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State parks to increase fees

Santa Barbara News-Press 31 December 2003

Hildy Medina

Visitors to California's State Parks can expect to see significant fee increases in mid-2004 at beaches and parks to make up for millions of dollars in funding cuts, officials said Tuesday.

In Santa Barbara County, where eight of the state's 277 parks are located, the fee increase will be felt the most as some of the more popular camping sites, like Carpinteria State Beachs' San Miguel and Santa Rosa campgrounds, where the fees are expected to jump from $20 to as much as $31, and from $26 to $39, respectively. Other campgrounds, like Carpinteria's Anacapa and sites at El Capitan State Beach and Refugio State Beach, prices will increase from $15 and $16 to $21.

The new fee structure, scheduled to begin July 1, includes increases in day-use fees at Gaviota State Beach, from $4 to as much as $8. Entrance fees for museums and historical sites are expected to remain the same for now - although there are plans for increase outside the county at those types of parks.

The fee hike announcements comes less than a year after a series of similar price increases. Last January, camping fees jumped from $12 to $14, and annual passes increased from $35 to $70. Day-use fees also were raised from $2 to as much as $5, and parking fees went up from $2 and $3 to $4.

"We've been struggling," said Steve Capps, deputy director of public affairs at California State Parks. "Our goal is to keep our parks open."

Once again, Californians took the humane action and defeated Proposition 197 in 1996.

January's increase was expected to bring in $20 million, only a portion of the $35 million cut from the system's 2002-03 $272 million budget. This next round, State Parks hopes. will provide $15 million in next year's spending plan.

Some campers at Carpinteria State Beach said they didn't mind the pending increase.

"It doesn't bother me as long as they maintain the campgrounds," said Tina Waller, 45, of Santa Clarita.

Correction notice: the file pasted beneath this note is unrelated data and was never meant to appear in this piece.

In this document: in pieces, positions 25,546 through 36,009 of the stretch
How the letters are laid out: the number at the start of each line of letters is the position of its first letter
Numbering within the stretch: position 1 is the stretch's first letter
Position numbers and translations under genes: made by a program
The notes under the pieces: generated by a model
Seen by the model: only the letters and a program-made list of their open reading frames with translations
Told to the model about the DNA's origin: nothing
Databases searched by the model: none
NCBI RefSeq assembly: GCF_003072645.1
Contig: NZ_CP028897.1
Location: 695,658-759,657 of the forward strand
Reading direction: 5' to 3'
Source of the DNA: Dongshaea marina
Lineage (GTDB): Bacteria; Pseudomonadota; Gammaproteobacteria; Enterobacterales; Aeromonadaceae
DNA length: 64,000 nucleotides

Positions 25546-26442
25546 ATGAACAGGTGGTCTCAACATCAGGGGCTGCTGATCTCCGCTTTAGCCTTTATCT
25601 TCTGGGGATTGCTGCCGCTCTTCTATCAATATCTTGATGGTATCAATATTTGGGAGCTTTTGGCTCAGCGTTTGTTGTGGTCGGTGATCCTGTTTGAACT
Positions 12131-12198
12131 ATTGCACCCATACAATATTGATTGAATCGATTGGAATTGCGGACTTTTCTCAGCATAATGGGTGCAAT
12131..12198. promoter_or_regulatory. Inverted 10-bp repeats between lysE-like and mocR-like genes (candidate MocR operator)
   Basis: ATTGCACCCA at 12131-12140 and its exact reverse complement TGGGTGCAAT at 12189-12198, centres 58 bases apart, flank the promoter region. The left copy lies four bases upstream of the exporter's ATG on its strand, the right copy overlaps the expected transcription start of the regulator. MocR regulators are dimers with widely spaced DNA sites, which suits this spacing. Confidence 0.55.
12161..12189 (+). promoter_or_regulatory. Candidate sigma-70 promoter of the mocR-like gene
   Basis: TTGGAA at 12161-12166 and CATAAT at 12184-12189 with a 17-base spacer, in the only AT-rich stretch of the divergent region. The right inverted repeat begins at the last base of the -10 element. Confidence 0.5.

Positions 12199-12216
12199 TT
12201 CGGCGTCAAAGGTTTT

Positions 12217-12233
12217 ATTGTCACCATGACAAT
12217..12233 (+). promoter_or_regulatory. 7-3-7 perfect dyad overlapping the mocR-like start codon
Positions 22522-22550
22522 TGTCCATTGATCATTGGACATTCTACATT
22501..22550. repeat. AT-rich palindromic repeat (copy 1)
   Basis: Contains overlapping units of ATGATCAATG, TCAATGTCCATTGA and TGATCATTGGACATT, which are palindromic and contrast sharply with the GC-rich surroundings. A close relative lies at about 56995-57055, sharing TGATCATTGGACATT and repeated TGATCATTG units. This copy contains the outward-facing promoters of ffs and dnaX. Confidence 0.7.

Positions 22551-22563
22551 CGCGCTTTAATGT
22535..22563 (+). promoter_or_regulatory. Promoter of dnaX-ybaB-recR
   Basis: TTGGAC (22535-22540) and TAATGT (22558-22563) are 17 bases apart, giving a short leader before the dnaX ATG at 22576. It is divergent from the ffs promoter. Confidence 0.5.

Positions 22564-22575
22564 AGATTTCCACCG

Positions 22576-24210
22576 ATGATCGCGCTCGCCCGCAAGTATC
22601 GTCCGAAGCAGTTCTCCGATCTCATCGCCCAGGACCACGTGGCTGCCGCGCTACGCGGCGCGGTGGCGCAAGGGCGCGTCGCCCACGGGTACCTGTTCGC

Not too far from where Ms. Waller was staying, the campsite's showers and restrooms were temporarily closed because of lack of staffing.

Since 2001, the stat parks have experienced budget cuts totaling nearly $20 million. Earlier this year, to make up for a $15 million hole in its 2002 budget, the parks system eliminated 100 positions. Most of the jobs that were cut were middle- and upper-management positions, as well as maintenance staff, Mr. Capps said.

Humans in California and the rest of the West continue to encroach on the habitats that cougars depend on to survive. Remember that these creatures were here first, and act accordingly to reduce the chance of having problems with them.

Ranger and public safety personnel have been spared, but there have been no new hires in these positions despite a steady rise in the number of park visitors across the state .Attendance has increased 30 percent over the last four years at state parks, from 64 million in 1999 to 85 million in 2002. In the Channel Islands Coast District, which includes eight beaches and four parks in western Ventura and Santa Barbara counties, attendance was up from 3 million in 1999 to 3.5 million in 2002.

We're hoping (the fee hike) will not only keep the parks open, but we've fallen far behind in our maintenance, " said Mr. Capps.

The stat has $600 million in fix-up projects that include everything from bathroom repairs and broken fences to campgrounds that need tending.

"This money will allow us to address the most important ones, and those are the safety issues like trails, roads and trees," said Mr. Capps.

For Carpinteria State Beach campers Angie Savoca and her husband, Ken, of Huntington Beach, paying extra money for one of their favorite spots is worth it.

"If it goes up, it's still a great value for the price," said Ms. Savoca. "It's such a beautiful place."